OTTAWA – The department of Veterans Affairs spent more than $100,000 promoting its tweets on Twitter last year, newly released documents show.
The money, which came from advertising funds allocated by the Privy Council Office, was mostly geared towards promoting Remembrance Day in 2013.
A “promoted tweet” is a tweet an organization pays to promote specific topics on the 140-character social media site.
Since 2012, the government has spent a total of $456,324 in advertising money on tweets, the documents show.
Veterans Affairs spent $103,694 on promoted tweets during fiscal 2013-14 year, which ended March 25 of this year.
About 85 per cent of the money, $88,194, was used to promote tweets for last year’s Remembrance Day. The rest, $15,500, was spent on advertising services to veterans.
The government paid the standard rates for Twitter ad space, the documents say. The cost relates to the number of impressions a conversation nets on the site.
Veterans advocate Mike Blais called the figures “shocking,” especially following the closure of eight regional Veterans Affairs offices earlier this year.
“It’s unconscionable,” said Blais. “It seems excessive at this point in time to spend $100,000 tweeting anything.”
WATCH: Veterans advocate criticizes money spent by feds on tweets
“It clearly demonstrates where this government’s priorities are and it’s not on services for veterans,” he added.
Liberal veterans affairs critic Frank Valeriote said the tweets are more about government self-promotion than services for veterans.
“It’s just wrong,” he said. “Veterans everywhere are saying, ‘Please, provide proper funding for our programs.’”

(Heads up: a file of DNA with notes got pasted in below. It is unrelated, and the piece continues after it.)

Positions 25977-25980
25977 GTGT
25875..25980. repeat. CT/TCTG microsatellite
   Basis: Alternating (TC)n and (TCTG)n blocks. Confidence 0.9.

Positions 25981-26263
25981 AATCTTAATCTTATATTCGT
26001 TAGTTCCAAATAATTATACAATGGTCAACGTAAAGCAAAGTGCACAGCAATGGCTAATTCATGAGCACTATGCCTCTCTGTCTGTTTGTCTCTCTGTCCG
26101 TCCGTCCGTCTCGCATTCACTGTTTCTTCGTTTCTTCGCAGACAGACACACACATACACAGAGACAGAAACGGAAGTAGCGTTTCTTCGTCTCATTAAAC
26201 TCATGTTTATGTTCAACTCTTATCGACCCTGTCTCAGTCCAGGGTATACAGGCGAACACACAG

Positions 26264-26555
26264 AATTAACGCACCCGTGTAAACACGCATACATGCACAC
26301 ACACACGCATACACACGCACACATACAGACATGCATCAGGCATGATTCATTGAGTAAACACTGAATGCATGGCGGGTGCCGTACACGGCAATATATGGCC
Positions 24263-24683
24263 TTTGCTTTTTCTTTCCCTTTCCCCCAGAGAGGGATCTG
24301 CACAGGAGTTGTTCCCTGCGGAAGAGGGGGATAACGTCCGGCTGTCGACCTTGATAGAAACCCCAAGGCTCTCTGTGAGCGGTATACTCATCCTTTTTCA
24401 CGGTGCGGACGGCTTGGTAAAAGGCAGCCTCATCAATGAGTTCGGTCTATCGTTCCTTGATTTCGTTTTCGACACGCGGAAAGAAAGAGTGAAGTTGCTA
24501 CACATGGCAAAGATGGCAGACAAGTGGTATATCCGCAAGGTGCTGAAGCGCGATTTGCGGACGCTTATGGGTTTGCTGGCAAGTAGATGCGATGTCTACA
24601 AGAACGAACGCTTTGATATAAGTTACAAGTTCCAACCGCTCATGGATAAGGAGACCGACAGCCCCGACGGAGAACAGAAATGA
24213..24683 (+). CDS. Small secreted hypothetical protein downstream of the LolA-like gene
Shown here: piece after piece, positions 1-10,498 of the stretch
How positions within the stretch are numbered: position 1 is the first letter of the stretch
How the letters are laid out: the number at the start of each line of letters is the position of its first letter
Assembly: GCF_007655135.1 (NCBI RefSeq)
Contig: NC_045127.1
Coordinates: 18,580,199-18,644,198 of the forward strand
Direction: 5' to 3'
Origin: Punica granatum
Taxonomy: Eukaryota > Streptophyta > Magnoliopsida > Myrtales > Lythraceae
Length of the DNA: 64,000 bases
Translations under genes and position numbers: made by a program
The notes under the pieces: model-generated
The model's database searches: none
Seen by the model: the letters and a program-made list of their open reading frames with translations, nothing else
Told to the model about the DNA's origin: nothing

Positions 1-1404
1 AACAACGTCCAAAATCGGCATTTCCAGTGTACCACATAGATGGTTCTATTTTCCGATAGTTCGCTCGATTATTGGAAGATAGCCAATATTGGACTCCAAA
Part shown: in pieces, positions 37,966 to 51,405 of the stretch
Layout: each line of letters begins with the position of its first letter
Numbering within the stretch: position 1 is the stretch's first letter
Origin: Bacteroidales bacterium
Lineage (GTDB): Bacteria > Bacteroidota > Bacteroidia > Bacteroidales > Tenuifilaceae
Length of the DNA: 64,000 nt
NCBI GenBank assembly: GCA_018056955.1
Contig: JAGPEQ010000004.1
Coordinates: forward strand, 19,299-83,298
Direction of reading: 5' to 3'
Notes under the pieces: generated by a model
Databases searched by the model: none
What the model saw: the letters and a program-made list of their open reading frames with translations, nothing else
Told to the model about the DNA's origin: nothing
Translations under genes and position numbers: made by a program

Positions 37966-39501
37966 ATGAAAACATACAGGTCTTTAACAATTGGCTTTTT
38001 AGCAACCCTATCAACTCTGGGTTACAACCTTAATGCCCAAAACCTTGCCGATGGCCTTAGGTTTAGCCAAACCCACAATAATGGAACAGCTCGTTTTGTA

A spokesman for Veterans Affairs Minister Julian Fantino defended the practice as a way to reach a younger generation.
“As more and more Canadians turn to social media instead of traditional TV and radio, it is important that they, too, see and hear the remarkable stories of Canadian veterans,” Nicholas Bergamini said in an email.
He said 90 per cent of the departmental budget now goes directly to services.
When asked about the tweets before Question Period Tuesday, Fantino pointed to a binder and said, “I’m just going to read notes on it.”
NDP MP Peter Stoffer said it doesn’t matter if the money for the tweets came from an advertising budget and not the department itself, which has allocated less toward veterans’ services.
“I would assume you, like all other Canadians, would rather have that money spent on real veterans’ issues and not on advertising, tweeting or whatever it is that they do,” he said.
Stoffer questioned the use of Twitter to reach out to veterans in the first place.
“People should be outside on Remembrance Day,” he said.
“You don’t need to tweet, you just need to hug a veteran and thank them for their service and thank their families and thank the current military. Buy them a drink, for God’s sake.”
The use of promotional tweets is a relatively new practice, according to the information tabled in Parliament in response to a question from Liberal MP Geoff Regan.
WATCH: Veterans Affairs minister slammed in House of Commons over $100,000 tweeting budget
Many departments and Crown corporations do not engage in the practice but a handful is starting to, the documents show.
- Canadian Heritage spent $20,000 on tweets in 2013-14;
- CBC spent $77,291 for a combination of promoted tweets and a promoted account on Twitter in 2013-14;
- The Canadian Institutes of Health Research spent $10,172 in 2013-14;
- Business Development Bank of Canada spent $167,189 on tweets over the last two years. The tweets were used to “raise awareness in the digital world about the business support services offered by the BDC”;
- Public Safety Canada spent $51,000 in 2013-14, although its not specified on what;
- National Defence and the Canadian Armed Forces spent $10,000 on promoted tweets in 2013-2014 as part of the “priority occupations” marketing campaign to showcase the Forces “as an employer of choice.”
Veterans Affairs also spent $150,000 since 2010 on two mobile applications geared towards support for Post-Traumatic Stress Disorder and for military remembrance.